Before the Internet was as popular as it is today, the primary means of transferring information from one computer to another was by floppy disk. Floppy disks were passed from person to person and computer to computer all time time. Every disk had a little switch you could open or close to mark the disk write-protected or write-enabled. Viruses were frequently copied onto these disks and set to run when they were inserted into a new computer. Over time the Internet proved to be much faster and floppy disks were replaced by CD-ROMs and the popularity of this type of virus waned.
Fast forward to the present day. The Internet is big and fast but is recognized as an obvious entry point for viruses. Microsoft is putting increasing restrictions (or protective measures, depending on your point of view) on Internet Explorer. At the same time, vendors are giving away writable USB thumbdrives everywhere. iPods and other mp3 players offer vast amounts of storage at a reasonable price. It turns out the virus writers have noticed this trend and are taking advantage.
At the University, a recent incident has brought this issue to the forefront. A server administrator was using Identity Finder to scan a server for sensitive data. The administrator mapped a drive to a file server and shortly after the local firewall and anti-spyware program began alerting on outbound Internet connections and registry changes.
Now alerted that something was wrong, the system administrator began looking around and discovered a autorun.inf file on the root of the share that was previously mapped for scanning. The autorun.inf started an autorun.exe that turned out to be a trojan that was not recognized by Symantec Antivirus. The system administrator contacted the University Information Security Office at email@example.com. Working with the system administrator, we searched for other compromised computers and submitted a virus sample to Symantec, who quickly released a virus definition update that recognizes the Trojan W32.SillyFDC.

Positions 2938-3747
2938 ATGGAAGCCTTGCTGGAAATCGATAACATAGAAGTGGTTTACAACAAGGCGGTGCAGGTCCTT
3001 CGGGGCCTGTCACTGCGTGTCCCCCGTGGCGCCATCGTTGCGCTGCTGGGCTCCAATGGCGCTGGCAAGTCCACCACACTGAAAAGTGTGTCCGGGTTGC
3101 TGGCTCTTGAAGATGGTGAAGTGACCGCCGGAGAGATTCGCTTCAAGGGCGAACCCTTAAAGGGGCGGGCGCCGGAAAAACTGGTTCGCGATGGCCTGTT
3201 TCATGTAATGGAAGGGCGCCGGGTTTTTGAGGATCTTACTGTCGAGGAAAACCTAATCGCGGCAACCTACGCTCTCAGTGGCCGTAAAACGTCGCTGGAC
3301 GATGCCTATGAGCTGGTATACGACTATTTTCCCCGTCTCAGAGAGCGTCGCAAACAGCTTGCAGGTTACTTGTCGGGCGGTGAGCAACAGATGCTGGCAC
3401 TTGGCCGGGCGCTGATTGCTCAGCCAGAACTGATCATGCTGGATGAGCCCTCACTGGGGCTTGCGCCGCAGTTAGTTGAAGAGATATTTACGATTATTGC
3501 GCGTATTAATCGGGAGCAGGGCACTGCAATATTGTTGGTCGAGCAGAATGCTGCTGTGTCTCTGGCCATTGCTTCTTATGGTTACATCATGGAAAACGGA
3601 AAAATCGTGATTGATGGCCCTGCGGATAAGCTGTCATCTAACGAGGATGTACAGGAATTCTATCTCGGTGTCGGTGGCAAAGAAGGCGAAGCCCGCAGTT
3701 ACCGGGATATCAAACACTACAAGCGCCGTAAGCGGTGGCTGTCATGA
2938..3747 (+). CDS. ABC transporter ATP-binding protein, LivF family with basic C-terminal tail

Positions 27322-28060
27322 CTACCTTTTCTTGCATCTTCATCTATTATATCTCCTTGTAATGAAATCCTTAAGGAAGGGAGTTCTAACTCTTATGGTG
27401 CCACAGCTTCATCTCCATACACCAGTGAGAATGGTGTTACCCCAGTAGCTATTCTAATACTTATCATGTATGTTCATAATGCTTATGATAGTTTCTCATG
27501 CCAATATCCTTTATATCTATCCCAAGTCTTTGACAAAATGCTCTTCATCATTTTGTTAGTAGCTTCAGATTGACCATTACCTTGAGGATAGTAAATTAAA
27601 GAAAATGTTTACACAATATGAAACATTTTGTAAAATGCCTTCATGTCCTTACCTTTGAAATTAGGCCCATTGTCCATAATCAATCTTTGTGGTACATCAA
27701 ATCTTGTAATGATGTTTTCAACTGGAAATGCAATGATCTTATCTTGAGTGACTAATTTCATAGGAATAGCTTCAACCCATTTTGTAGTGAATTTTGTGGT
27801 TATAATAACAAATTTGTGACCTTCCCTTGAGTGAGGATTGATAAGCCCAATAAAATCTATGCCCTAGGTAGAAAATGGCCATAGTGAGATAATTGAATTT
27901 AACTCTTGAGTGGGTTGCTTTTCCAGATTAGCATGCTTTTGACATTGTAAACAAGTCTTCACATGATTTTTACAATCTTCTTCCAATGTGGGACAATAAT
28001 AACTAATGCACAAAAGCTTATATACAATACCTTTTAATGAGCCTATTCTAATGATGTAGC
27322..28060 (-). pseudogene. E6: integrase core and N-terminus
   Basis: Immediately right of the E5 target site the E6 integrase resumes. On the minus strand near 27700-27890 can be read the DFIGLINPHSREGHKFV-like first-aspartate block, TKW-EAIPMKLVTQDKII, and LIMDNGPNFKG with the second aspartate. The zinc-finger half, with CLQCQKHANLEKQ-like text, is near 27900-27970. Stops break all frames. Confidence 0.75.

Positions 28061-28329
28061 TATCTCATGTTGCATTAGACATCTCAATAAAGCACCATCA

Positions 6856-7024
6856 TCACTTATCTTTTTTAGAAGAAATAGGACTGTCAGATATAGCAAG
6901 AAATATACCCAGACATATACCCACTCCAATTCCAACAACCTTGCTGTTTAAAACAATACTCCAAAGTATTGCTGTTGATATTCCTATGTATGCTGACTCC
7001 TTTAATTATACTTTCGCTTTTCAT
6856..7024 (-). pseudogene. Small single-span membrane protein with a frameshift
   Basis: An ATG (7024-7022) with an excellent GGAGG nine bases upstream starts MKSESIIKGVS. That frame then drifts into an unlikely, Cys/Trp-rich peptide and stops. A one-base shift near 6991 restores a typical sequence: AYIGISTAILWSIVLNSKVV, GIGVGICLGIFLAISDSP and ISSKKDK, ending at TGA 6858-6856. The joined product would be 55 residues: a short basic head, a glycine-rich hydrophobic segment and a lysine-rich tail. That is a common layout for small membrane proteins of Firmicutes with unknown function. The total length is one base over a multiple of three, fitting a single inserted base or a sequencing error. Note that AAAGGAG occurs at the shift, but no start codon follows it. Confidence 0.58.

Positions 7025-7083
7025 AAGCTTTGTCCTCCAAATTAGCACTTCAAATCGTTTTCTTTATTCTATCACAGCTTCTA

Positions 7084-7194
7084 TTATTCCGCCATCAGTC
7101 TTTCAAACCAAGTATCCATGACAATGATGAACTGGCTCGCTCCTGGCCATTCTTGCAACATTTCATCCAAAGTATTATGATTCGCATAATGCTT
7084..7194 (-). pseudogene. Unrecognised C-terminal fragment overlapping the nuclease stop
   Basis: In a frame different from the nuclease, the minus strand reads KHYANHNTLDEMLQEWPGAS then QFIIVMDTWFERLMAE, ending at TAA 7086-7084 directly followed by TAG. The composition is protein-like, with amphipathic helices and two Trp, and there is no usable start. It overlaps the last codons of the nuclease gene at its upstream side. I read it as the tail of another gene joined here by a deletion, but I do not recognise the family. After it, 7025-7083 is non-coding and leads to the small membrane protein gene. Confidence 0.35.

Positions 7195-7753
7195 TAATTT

There are three things a system administrator can do to prevent this situation. They are all listed in the Microsoft KB document 953252.
- Disable the autorun feature on your computer. This means that CDs and USB devices will not autoplay when inserted and you will not be prompted for action every time any device is connected to the computer.
- Prevent autorun.inf creation on file shares. Do not allow users to write to the root of file shares. Instead create a folder structure inside the share for users.
- Prevent use of USB devices on computers. With group policy you can easily prevent USB devices from mounting on Windows computers. With a little more work, you can also allow pre-approved devices. This will help stop the spread of any virus through USB devices since the devices themselves will no longer work on these computer.